Style

Body Positivity now having a long overdue movement

In fashion editorials, magazines and advertising, skinny models represent the standard of beauty. This has pressured women and girls for decades to come to fit a particular silhouette that is, in reality, unachievable.

Although it is widely known that Photoshop is used to make models look slimmer, blemish-free and “perfect,” the dream clothing size of zero or two is still desired. This negatively impacts self-esteem, leading women to dislike their bodies. Some even turn to extreme dieting or liposuction in order to obtain the shape seen in the media.

But the body type that is most often praised doesn’t reflect the true body diversity in the world, and women who don’t fit the ideal size or shape are often underrepresented in traditional media.

In recent attempts, media organizations and fashion designers from all over the world are revolutionizing how the public views women’s bodies.

Last month, Refinery29 partnered with clothing stores Lane Bryant and Aerie to launch The 67 Percent Project, an initiative made to highlight fuller body sizes. According to the digital media platform, 67 percent of women are considered “plus size,” currently defined as size 14 and up, but they are shown in less than 2 percent of the images consumed by women. This creates a bias for thinner women and leaves fuller models excluded and out of the picture.

Christene Barberich, the editor-in-chief and co-founder of Refinery29, was quoted on its website, saying, “Plus-size women are not niche, but the norm; not just a lone column in a magazine, website, or community — they are the community itself.”

Refinery29 doesn’t want the move for body positivity to end here. It also challenges other publications, including independent bloggers, to feature women of all shapes, sizes, races and cultural backgrounds to give equal representation to all. The company partnered with Getty Images, and has openly licensed a collection of women part of the 67 percent for publishers to share on their platform as well.

Additionally, curvy models Clementine Desseaux and Charli Howard created the All Woman Project, a photo and video project meant to empower women of all types. Their most recent swimsuit campaign has garnered over 2.7 million Facebook views.

The project explained on its website that women are often segregated and stereotyped in fashion and in the media. They said that body shape should not have to define a woman’s femininity and ability.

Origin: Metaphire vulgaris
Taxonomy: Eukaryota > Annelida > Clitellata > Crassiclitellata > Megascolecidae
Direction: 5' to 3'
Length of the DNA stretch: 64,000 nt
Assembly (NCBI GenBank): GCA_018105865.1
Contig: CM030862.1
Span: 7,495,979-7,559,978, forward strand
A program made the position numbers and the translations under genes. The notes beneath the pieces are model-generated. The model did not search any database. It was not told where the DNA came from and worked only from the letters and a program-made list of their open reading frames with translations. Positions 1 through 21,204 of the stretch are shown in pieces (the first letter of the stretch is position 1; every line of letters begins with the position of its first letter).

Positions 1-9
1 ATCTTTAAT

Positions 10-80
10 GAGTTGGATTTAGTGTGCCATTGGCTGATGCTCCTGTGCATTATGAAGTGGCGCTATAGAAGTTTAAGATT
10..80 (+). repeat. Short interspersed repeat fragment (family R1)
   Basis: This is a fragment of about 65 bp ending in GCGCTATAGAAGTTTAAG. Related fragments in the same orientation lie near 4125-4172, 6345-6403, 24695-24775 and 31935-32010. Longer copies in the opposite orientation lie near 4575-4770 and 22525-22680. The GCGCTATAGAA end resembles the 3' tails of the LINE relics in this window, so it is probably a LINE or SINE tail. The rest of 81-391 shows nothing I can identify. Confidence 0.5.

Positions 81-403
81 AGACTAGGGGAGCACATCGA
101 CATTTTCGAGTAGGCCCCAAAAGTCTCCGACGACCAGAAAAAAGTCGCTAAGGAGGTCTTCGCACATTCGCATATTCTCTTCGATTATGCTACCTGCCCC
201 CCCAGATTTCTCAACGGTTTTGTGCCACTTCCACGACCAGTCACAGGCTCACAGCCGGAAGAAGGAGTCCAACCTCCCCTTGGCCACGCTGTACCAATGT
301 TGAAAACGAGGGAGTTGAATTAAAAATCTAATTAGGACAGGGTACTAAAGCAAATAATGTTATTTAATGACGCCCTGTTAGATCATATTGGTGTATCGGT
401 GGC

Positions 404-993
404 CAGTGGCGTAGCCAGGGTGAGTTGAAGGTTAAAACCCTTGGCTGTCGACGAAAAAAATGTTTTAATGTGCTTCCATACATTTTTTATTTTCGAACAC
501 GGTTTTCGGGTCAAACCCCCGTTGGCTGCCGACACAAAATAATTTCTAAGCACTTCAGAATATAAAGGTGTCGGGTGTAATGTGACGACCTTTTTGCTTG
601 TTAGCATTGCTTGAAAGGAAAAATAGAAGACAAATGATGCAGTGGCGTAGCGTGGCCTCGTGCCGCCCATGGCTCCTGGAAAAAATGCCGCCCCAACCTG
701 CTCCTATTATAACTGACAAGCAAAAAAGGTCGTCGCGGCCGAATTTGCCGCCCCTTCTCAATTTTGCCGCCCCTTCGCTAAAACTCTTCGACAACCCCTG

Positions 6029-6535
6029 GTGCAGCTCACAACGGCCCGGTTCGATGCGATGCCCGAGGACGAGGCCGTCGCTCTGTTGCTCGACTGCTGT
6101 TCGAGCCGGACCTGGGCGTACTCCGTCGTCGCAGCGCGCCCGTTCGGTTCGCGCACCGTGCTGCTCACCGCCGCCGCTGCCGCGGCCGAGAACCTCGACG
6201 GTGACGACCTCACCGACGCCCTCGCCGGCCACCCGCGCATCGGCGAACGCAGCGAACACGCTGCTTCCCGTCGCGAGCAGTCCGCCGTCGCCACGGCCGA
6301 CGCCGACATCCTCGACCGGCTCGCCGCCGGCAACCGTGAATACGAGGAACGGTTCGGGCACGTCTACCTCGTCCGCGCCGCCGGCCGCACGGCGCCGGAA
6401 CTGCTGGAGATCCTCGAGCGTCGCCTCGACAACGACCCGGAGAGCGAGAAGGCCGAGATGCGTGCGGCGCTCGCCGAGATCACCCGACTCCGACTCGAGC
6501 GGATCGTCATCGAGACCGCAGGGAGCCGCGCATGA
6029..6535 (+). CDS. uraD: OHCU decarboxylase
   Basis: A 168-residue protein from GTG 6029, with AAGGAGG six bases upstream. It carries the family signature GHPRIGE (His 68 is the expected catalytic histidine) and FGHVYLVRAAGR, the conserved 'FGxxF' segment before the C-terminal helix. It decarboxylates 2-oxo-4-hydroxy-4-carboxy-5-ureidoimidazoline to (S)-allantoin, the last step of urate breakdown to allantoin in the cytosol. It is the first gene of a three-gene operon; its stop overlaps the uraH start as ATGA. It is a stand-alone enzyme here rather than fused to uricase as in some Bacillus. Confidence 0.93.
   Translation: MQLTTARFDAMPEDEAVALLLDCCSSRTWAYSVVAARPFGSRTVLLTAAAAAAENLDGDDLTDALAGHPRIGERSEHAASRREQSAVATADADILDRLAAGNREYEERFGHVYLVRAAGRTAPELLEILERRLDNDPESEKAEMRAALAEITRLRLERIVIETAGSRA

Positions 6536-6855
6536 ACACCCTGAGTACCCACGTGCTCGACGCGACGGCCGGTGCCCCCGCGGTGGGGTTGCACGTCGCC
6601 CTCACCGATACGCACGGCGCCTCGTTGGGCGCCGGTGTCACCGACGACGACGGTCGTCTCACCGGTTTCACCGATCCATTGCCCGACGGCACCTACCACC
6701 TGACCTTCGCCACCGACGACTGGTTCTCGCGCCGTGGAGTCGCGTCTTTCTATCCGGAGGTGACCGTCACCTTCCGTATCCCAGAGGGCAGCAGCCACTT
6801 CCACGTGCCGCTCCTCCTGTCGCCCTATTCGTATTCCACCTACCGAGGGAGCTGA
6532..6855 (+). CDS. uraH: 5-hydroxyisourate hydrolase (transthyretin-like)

This movement is also spilling beyond the borders of the U.S. Internationally, designers and editors are focusing on body positivity. On Oct. 5, Lonely, a New Zealand-based swimwear, lingerie and clothing retailer, released a new instillation for its Lonely Girls Project.

In this portrait series, full-figured women of different shapes, races, and ages were dressed in the company’s lingerie and photographed by June Canedo.

Canedo worked alongside stylist Zara Mirkin to create soft, dreamy shots of women posing. From all angles, the pictures celebrate the undeniable beauty of these women.

As a demographic, it is crucial for women to band together and empower one another. We shouldn’t let bias and difference of appearance hold as much weight as it does in the media. Rather, it’s more important to exchange ideas and inspiration to continue being agents of positive change.

The trend to promote healthy ideas of body image is impeccable, and fortunately, it does not seem to be going anywhere any time soon. Finally, the microphone has been given back to the 67 percent of invisible plus size women, and this action is long overdue. Fashion and style go hand in hand with body identity and self-esteem. Everyone deserves to be comfortable in their own skin. Love your curves and embrace personal style, no matter how you choose to express yourself.

Darriea Clark is a junior magazine journalism major. You can reach her at dbclark@syr.edu and follow her on Twitter @babefromthesun.

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